“I knew the credit went to my son. He was my motivation. Something gets into me when I am competing along with Rick that makes us go faster. My strength comes from him, as if it moves from his body into mine. The strength that I got from my son that day enabled us to become Ironmen (p. 130).”
As I reflect upon this story, I am inspired first by Rick because of his perseverance and determination to live his life. He was 12 years old before a machine was built that would allow him to communicate. Dick says, “[Rick] told me later that he could handle not being able to walk or move his arms, but the inability to communicate is what bothered him most (p. 65).” I believe this is true. After speaking at a church service this spring, I was introduced to a young man with CP who was non-verbal and was immediately humbled by the experience. I've learned to cope with the way I move, but I would be lost if I was unable to speak; it's such a big part of life.
I am also inspired by Rick's commitment to obtaining a higher education. It took him nine years to complete his Bachelor's degree, taking only two courses per semester because it took him six times longer than his classmates to complete his homework.
His very involvement in the world of competitive sports makes me wonder what physical activity I could accomplish, if I would only try. Team Hoyt's motto of: “Yes You Can!” speaks of achieving lofty dreams and exploring endless possibilities.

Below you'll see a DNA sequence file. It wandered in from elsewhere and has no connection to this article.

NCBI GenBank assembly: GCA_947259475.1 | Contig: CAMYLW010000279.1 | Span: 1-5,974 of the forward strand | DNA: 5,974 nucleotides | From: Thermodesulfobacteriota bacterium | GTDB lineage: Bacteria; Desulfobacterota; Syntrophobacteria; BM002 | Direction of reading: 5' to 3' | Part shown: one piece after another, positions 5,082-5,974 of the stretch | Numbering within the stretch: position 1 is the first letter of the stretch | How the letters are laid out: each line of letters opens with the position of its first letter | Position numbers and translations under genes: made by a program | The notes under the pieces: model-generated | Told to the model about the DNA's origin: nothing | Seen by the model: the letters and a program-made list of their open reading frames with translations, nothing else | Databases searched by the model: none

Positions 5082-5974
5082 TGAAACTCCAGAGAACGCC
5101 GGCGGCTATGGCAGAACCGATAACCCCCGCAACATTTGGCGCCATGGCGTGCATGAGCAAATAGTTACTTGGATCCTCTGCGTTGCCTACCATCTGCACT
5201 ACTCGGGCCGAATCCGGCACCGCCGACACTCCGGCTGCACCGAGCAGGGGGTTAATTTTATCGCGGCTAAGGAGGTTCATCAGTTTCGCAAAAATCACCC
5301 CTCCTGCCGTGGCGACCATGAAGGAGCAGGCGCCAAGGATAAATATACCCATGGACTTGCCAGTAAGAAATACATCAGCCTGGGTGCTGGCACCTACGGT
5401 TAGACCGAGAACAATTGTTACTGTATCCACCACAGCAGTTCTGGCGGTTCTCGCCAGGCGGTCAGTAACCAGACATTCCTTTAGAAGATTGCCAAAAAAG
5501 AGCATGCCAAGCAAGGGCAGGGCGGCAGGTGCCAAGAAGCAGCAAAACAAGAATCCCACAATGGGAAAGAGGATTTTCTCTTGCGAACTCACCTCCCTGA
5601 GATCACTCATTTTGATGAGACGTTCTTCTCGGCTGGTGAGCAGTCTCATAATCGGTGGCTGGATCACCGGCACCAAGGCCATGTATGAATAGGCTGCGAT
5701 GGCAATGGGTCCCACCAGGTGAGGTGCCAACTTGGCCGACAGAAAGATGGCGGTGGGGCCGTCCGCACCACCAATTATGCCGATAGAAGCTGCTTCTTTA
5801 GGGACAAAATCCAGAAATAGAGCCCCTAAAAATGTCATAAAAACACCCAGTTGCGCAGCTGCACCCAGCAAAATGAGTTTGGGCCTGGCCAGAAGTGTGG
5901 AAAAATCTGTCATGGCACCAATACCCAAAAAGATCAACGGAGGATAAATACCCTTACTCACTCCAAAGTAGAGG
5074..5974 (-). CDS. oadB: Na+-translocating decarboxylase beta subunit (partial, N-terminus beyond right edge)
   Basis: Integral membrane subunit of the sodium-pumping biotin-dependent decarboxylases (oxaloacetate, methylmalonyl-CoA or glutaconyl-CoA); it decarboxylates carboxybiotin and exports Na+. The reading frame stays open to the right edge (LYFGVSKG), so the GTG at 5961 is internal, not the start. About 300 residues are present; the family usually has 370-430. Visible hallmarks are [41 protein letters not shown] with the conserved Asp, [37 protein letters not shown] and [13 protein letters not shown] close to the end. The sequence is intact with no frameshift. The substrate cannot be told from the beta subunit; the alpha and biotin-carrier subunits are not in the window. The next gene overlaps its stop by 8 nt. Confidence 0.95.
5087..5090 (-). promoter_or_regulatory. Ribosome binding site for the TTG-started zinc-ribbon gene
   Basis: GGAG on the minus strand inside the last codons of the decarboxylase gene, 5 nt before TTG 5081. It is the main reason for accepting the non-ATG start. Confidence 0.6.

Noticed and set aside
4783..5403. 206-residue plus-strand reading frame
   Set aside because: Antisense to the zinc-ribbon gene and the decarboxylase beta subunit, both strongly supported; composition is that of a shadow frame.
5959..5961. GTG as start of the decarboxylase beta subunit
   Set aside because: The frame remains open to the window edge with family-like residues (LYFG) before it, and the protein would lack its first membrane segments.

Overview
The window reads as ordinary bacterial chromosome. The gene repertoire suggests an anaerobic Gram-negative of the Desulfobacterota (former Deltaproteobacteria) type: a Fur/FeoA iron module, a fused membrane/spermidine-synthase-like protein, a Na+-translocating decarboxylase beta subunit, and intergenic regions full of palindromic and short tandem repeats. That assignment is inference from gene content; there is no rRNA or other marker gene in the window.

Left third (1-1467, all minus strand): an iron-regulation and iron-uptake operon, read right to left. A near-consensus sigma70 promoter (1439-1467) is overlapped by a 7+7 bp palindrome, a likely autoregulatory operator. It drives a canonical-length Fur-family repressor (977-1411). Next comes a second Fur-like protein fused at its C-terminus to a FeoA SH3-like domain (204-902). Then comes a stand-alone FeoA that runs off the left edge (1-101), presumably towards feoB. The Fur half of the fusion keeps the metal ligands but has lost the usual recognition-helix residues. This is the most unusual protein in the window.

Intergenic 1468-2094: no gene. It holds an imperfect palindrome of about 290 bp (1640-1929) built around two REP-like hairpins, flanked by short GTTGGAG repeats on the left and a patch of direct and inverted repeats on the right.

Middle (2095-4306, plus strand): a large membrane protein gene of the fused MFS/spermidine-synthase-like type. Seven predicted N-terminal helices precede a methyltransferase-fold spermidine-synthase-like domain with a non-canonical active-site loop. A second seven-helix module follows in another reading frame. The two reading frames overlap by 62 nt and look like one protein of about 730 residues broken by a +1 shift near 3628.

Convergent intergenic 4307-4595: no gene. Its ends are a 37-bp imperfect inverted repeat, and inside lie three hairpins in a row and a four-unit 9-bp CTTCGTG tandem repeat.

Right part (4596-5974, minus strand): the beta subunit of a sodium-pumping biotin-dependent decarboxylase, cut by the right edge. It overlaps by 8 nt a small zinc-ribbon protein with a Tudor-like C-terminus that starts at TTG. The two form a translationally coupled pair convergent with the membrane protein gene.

It is Dick's story too, that also provides me with hope and inspiration. When someone dear to me is suffering, I often feel a deep desire to take their place. Rick expressed a reciprocal feeling when quoted in a 2005 edition of Sports Illustrated, “The thing I'd most like is that my dad sit in the chair and I push him once (p. 88).”
I recently met a girl with cerebral palsy in a body cast who is recovering from the same orthopedic operation that I had as a child. While visiting, I wished I could crawl up into her cast and endure her pain, immobility, and road to recovery that lies ahead. “I could do it again,” I thought. “Why does another person need to suffer when I already have? Can't I just do it in her place?”
The reality is, sometimes we cannot change people's circumstances or take their place, no matter how strongly we may feel. It is in those times, we may feel stuck, helpless, and doomed to merely watch what is being played out in front of us, but what I have learned from Dick Hoyt, is that maybe we can help others to bear their circumstances, finding ways to get behind people, so they can “stay afloat,” and move ahead in life.
I love the sentiment Rick shares of his father that is quoted towards the end of the book (Read What My Father Means to Me online). “He is not just my arms and legs. He’s my inspiration, the person who allows me to live my life to the fullest and inspire others to do the same (p. 197).”
Happy Father's Day!
Hoyt, D., & Yaeger, D. (2010). Devoted: The story of a father's love for his son. Cambridge, MA: Da Capo Press.
Reilly, R. (2005). Strongest dad in the world. Sports Illustrated, 102(25). 88.